The mantra in green construction is: “seal it tight, ventilate right”. The sealing part is about getting a handle on all the places where air penetrates through the wall and causes drafts and fluctuations to the temperature inside your home. A simple tube of high quality caulk and a plan to tackle all those problem areas can go a long way if you know where to look (hint: grab your infrared thermometer).
What keeps the outside air out of your home is typically the interior walls (or drywall), but you’ll find many holes that have been cut out of these walls to install your plugs and switches. If you have ever removed the face-plates of these plugs and switches during cold weather, you’ll have probably noticed some cold air pouring out. Reduce this leakage by using caulk to seal around the the area where the electric box meets the drywall. If you’re comfortable working around electricity, head to the breaker, turn it off, then test the outlets to make sure they are really off. Once off, you can then pull them out of the box and begin to seal up all the little holes in the back of the box, including where the wires come through.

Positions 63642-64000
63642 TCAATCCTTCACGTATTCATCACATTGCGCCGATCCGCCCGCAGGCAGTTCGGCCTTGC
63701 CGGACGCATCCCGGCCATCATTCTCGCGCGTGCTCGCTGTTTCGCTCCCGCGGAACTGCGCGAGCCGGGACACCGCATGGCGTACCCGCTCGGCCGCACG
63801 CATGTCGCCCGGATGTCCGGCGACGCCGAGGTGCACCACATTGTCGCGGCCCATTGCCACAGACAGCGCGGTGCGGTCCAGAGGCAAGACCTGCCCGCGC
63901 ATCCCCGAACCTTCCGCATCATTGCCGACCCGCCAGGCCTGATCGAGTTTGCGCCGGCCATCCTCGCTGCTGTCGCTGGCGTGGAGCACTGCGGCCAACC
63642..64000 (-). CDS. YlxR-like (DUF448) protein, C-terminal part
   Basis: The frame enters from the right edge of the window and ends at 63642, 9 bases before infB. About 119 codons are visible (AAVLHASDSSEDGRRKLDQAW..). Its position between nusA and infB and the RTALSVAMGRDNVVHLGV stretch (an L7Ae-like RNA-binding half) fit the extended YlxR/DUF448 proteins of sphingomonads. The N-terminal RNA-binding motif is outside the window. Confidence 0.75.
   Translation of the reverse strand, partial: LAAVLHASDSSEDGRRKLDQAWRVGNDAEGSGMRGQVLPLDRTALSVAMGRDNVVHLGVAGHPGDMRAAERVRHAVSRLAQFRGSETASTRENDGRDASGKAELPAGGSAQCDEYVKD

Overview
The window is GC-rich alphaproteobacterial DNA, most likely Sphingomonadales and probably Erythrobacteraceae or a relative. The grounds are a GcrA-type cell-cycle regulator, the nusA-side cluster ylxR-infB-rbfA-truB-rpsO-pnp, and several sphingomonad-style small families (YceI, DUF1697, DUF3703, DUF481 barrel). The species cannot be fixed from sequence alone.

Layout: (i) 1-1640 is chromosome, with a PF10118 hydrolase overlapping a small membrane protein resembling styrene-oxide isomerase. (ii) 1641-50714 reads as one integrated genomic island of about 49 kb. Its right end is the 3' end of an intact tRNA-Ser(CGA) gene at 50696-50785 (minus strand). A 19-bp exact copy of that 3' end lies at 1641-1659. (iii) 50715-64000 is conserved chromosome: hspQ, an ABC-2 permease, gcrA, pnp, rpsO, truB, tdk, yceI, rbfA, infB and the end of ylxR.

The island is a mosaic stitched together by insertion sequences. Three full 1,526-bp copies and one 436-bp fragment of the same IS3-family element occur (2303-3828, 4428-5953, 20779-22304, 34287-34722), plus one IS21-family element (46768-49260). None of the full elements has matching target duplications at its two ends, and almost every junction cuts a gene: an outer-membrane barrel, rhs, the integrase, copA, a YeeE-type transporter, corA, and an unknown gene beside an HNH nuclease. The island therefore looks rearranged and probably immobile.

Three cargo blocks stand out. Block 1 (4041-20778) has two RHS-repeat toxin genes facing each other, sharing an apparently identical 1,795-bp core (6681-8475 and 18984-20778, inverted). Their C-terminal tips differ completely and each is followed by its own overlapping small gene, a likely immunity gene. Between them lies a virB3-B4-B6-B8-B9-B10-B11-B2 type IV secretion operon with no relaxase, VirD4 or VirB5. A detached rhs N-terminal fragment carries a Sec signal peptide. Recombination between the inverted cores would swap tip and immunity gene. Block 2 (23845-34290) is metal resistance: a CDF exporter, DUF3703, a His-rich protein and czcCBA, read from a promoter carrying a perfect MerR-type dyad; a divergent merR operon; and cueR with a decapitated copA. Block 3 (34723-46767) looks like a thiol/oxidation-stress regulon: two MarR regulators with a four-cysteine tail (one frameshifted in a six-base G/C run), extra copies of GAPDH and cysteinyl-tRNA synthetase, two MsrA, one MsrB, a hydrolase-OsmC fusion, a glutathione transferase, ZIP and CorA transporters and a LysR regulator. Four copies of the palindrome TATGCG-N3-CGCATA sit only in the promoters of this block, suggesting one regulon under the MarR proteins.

Other notorious culprits that contribute to air leaks are recessed lights found in the ceiling. Many old can lights are actually vented on purpose to keep from being overheated by the lightbulb (they are called non-IC or non-insulation contact rated cans). Because warm air rises, an unsealed can light below a roof is a big problem. It’s a good idea is to remove the existing ring of this can and seal the can’s perimeter with caulk. The inside of the can should be sealed with either caulk or aluminum tape to keep your home’s warm air from escaping into the attic.
It’s very important that you not put an incandescent bulb in the can. Instead, opt for something like a Cree LED recessed light – this light is dimmable, super-efficient and does not build up heat. Moreover, if you have a non-IC rated can, it’s a really good idea to put a note inside to not use incandescent lights in the future. An overheated fixture has the potential to cause serious problems. If you can’t give up your incandescent, another approach is to go into the attic, install and seal a box made from drywall around the light, and then insulate from above. This has the added benefit of improving you r-value, or insulating effectiveness.
Anywhere you have something that penetrates the wall, there is bound to be an air leak. Check out the outside faucets, air vents and plumbing for large gaps where air can escape. Seal the penetrations with expanding foam so that every nook and cranny is filled. Be careful to never seal next to a gas flue or you will have a fire hazard on your hands.